- In connection with any loan prepayments, accrued interest should be paid at the time of principal prepayment (in order to avoid unnecessary complexity in making the compounded calculations).
LMA Exposure Draft
Hot on the heels of the Working Group’s latest recommendations, the LMA issued on 11 September its exposure draft containing suggested rate switch provisions. The exposure draft follows on from the exposure drafts of the compounded SONIA term and revolving facilities agreement and the compounded SOFR term and revolving facilities agreement published by the LMA in 2019. Indeed, the rate switch provisions in the current exposure draft are based on provisions in the 2019 exposure drafts with updates to reflect input received to date by the LMA from market participants and the Working Group.
The exposure draft (which is not a recommended form and will not be finalized until the LMA receives feedback from market participants) provides a contractual framework allowing lenders to offer GBR LIBOR loan products that include contractual conversion mechanics, which, as mentioned above, the Working Group has recommended market participants are able to do by the end of Q3 2020.
The exposure draft rate switch provisions, in line with the Working Group’s most recent recommendations, adopts a five-banking-day lookback without observation shift methodology and non-cumulative compounded methodology.
A Word on Legacy Loans
Market participants shouldn’t forget about and, in some respects, should perhaps prioritise tough legacy loans that have neither replacement of screen rate wording nor rate switch wording in their loan agreements. For such loans, it is likely to be harder, in a practical sense, to amend these loans, and so transaction parties should allow themselves a longer runway to amend these agreements. For existing transactions involving larger and active syndicates, amendments will prove particularly difficult to execute.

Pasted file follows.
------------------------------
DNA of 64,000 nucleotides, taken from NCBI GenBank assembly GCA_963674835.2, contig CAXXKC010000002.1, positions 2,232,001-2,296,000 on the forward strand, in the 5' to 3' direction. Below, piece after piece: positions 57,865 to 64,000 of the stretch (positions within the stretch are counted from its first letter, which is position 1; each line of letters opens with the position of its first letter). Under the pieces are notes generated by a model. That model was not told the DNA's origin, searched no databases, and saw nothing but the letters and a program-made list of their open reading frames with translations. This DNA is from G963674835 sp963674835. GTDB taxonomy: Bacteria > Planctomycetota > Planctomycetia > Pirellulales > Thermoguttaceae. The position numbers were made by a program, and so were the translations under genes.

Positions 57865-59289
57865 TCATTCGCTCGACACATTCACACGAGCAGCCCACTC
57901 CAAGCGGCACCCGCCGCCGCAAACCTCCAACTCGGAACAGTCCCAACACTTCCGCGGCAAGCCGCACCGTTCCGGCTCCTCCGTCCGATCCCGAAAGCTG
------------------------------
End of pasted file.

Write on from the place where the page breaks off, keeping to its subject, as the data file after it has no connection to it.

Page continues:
Parties also need to keep in mind then when shifting legacy loans from GBR LIBOR to SONIA, they are likely to need to incorporate a credit adjustment spread to take into account how GBR LIBOR and SONIA are fundamentally different rates – the adjustment spread being added to SONIA as part of the interest calculation post-switch to account for the credit and liquidity risk inherent in GBR LIBOR but which simply don’t exist in SONIA.
Therefore, when transitioning legacy products away from GBR LIBOR, there will be a need for parties to agree a fair credit adjustment spread methodology. Following the Working Group’s consultation on credit adjustment spread methodologies for fallbacks in cash products referencing GBR LIBOR, the credit adjustment spread should adopt a historical five-year median difference methodology based on the strong consensus that arose from that consultation and following the same approach being taken in the derivatives markets.
Both the Working Group’s most recent recommendations and the LMA’s exposure draft are welcome and timely developments for the loan markets. The Working Group’s worked examples and supporting slides in particular provide market participants with useful tools to start updating, testing, and assessing their systems and processes to deal with the post-GBR LIBOR world and to create greater confidence in the market for lenders to start offering SONIA-based loan products and borrowers to understand what it means for them. If they haven’t already, everyone in the market should consult these useful resources and begin work on preparing for transition now.
As we enter Q4 2020, the expectation and hope will be that we should expect to see a noticeable uptick in new loans being issued based on SONIA or, at the very least, being issued with appropriate rate switch provisions incorporated into loan agreements.
Alston & Bird has created an innovative technology-assisted solution to help financial institutions manage the transition risks on legacy transactions from the phase-out of LIBOR scheduled for the end of 2021. The new technology-assisted workflow is the latest initiative by Alston & Bird to help clients successfully navigate the transition from LIBOR.
In October 2019, the firm launched its LIBOR Transition Task Force. A multidisciplinary group spanning several Alston & Bird practices – including structured and corporate debt finance, corporate trust, financial services, litigation, real estate finance, and consumer financial services.